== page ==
Instrument Flight Rules and Pilot Education
Low-Visibility Flight Training and Education
Earning your Instrument Flight Rules rating is a vital component of pilot education and allows you to fly during IFR conditions. While other pilots are grounded due to low visibility, inclement weather, or cloud and fog, you can fly safely thanks to your training and experience based on reference
What Are Instrument Flight Rules?
Instrument Flight Rules, or IFR, is the flipside of the more common Visual Flight Rules (VFR). Most small aircraft can be flown and navigated using visual reference points and observation, such as the horizon, nearby landmarks, and geographical features. But VFR only works provided you can see clearly. When flying in or above cloud cover, through fog, rain, or other low-visibility conditions, you need to rely on your aircraft’s instruments and your IFR training to navigate safely.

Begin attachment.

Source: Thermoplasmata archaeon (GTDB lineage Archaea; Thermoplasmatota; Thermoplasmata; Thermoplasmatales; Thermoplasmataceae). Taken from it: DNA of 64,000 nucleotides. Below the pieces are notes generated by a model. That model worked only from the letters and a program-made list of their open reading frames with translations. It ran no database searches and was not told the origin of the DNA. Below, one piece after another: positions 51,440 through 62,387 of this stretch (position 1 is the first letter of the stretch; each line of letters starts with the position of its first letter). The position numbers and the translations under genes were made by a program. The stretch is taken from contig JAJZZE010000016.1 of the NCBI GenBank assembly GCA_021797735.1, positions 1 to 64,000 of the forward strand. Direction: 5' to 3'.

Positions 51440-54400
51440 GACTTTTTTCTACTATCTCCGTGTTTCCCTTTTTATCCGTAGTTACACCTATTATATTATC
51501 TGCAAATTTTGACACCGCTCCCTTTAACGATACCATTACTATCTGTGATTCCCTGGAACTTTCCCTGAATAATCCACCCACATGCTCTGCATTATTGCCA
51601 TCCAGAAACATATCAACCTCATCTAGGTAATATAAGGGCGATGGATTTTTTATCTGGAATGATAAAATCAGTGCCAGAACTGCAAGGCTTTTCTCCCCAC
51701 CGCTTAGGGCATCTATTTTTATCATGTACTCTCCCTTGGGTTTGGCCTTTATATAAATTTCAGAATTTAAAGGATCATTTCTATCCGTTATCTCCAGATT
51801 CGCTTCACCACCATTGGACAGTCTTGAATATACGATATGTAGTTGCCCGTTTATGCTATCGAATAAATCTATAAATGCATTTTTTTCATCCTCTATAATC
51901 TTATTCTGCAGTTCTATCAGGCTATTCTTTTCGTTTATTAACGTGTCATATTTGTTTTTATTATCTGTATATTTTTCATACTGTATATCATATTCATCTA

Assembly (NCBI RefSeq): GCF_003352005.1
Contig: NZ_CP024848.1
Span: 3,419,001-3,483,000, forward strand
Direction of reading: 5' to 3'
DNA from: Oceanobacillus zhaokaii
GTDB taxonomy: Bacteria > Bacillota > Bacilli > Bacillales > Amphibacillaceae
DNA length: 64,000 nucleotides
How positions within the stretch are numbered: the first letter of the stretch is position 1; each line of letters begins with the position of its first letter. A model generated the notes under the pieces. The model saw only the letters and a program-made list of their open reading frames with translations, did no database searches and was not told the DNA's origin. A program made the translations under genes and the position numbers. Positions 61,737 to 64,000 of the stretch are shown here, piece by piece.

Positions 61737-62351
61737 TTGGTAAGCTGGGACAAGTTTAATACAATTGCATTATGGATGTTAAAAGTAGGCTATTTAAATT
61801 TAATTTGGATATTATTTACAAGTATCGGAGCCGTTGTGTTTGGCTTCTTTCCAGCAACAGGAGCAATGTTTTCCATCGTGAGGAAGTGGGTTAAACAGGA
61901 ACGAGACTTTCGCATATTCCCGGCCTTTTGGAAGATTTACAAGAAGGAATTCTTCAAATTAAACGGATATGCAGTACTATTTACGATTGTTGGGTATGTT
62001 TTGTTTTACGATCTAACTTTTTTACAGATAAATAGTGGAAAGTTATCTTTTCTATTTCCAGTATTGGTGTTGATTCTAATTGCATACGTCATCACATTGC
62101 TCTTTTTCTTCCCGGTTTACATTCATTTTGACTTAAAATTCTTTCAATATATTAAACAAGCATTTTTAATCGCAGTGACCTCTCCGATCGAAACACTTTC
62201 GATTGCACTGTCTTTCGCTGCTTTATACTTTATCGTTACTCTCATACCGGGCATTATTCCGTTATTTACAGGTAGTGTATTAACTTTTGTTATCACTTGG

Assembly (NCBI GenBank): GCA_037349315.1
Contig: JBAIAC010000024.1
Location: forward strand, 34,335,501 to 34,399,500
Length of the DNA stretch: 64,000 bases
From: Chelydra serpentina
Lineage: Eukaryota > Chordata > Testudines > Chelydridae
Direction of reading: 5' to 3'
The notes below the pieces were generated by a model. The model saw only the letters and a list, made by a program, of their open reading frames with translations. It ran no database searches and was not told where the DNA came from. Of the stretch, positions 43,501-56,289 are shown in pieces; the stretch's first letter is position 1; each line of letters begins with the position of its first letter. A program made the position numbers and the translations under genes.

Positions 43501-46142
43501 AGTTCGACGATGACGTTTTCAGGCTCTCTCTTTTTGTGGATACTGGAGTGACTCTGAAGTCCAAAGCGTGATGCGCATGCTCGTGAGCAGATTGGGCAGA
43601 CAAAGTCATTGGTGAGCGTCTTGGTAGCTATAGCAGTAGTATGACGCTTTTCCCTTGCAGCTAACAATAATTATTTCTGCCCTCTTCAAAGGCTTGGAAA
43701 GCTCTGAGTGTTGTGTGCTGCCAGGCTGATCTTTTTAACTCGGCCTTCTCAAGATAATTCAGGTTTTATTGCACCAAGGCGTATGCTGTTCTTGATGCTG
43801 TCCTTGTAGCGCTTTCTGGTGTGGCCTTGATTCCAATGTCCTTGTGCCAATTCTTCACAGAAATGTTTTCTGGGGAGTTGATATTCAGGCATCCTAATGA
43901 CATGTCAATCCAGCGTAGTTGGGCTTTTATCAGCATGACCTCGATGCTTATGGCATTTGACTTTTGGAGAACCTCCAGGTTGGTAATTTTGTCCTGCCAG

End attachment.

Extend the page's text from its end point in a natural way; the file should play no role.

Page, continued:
Before prospective applicants can begin flight training for an Instrument Rating, they must first hold a Private or Commercial Pilot License.
Instrument Ratings are issued for
aircraft in one of the following groups:
- Group 1 – Multi-engine
- Group 2 – Multi-engine center line thrust
- Group 3 – Single engine
- Group 4 – Helicopter
Applicants must also:
- Successfully complete a Transport Canada written exam;
- Successfully complete a flight test with a designated Transport Canada examiner; and
- Complete a minimum of 40 hours of instrument flying